KARACHI: The government of Balochistan has, in principle, agreed to offer similar tax breaks to domestic investors at the Chinese-run Gwadar industrial estate that are being enjoyed by foreign investors for up to 40 years.

“Balochistan’s chief minister has assured us that he will declare it {the industrial estate) a free zone,” Waqas A Lasi, GM Finance of the Gwadar Industrial Estate Development Authority (GIEDA), said while briefing a group of journalists from Karachi.

The Balochistan government was in contact with the federal government, which was overseeing development projects in Gwadar, in a bid to offer tax exemptions to the domestic investors as well, he said.

The federal government has provided 23-year tax holiday, including all federal, provincial and local taxes, charges and levies, to foreign investors on corporate income at the industrial estate.

Other benefits include exemption from import duties and sales tax on all imports of material and equipment required for the construction, expansion and operation of the Gwadar port for 40 years; exemption from duties on oil in ship bunkers; exemption from income tax on the interest income on loans and exemption from stamp duties on loans.

GIEDA Managing Director Fareed Ahmed M Hasni said, “If the government provides similar tax benefits for the domestic investors for 10 to 20 years, it will help woo them easily and quickly.”

The industrial estate is spread over an area of 3,000 acres, which is 35 km from the main Gwadar deep-sea port.

Highways, the under-construction airport and proposed railway tracks are close to the estate, as these are the three basic infrastructure demands of the industrialists the world over.

According to Lasi, GIEDA has received Rs1.75 billion for development of the industrial zone under the China-Pakistan Economic Corridor.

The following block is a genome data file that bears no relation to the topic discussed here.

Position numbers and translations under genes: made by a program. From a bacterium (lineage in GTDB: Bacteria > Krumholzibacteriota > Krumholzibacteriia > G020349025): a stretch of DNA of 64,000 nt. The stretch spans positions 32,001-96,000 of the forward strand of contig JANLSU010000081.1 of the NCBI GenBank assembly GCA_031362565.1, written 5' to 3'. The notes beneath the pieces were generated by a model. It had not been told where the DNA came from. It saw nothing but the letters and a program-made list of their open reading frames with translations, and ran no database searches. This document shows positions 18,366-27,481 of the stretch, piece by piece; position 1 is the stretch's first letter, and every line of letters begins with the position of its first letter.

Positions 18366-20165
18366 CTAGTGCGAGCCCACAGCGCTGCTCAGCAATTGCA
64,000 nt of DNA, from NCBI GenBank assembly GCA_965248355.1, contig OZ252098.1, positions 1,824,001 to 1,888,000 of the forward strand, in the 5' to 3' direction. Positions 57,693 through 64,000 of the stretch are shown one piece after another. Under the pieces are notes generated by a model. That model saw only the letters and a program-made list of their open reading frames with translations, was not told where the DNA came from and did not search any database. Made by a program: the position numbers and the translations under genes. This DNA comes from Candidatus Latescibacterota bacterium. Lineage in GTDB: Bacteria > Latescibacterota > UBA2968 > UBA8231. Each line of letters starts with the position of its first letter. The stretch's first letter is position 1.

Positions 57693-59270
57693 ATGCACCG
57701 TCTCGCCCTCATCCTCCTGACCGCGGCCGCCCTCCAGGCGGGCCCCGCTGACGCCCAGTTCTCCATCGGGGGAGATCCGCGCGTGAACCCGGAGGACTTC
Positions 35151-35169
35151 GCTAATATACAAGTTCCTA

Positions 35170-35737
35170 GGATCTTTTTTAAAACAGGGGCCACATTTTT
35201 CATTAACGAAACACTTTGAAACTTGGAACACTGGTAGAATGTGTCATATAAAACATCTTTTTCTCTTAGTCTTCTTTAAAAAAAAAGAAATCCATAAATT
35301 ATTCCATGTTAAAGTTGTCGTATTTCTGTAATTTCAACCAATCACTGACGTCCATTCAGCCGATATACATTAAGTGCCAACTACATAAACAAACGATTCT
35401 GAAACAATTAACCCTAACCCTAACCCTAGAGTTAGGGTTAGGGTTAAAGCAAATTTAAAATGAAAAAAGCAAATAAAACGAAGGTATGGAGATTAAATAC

With the available funds, the land development authority is building basic infrastructure, including road networks and street lights, over 500 acres of land.

The government is charging Rs1.5 million per acre for development work from the interested industrialists as land is being provided free of charge to them.

Almost all the available land in the estate has been allocated to the industrialists. This includes the 900 acres whose allocation had been cancelled earlier after the industrialists could not show progress on their proposed projects.

Land for overseas Pakistanis

Lasi revealed GIEDA was in talks with the government to provide more land in and around the industrial estate. “The land, which is expected to be handed over to the authority soon, will be allotted to overseas Pakistanis…My email box is full of such inquiries from overseas investors.”

He said Zeal Pakistan Cement would be the first industrial unit in the estate that was likely to begin distribution in the next one year. Baosteel of China has also expressed interest in setting up a huge production plant.

“We expect 50 to 100 industrial units to start construction work by December 2017 and they will begin production by 2020,” Lasi said. “Industrialisation will be at its full pace here in the next three to four years.”

With the availability of electricity, gas and water, for which projects were either being developed or at the planning phase, he said, the process of setting up more industrial units would pick up pace.

Canadian and South Korean companies have offered electricity supply round the clock at Rs11 per unit, which was much cheaper than the cost of power being consumed right now.

Besides, the industrial estate may have its own facility to import gas – liquefied natural gas – for mega power houses.

Published in The Express Tribune, January 3rd, 2017.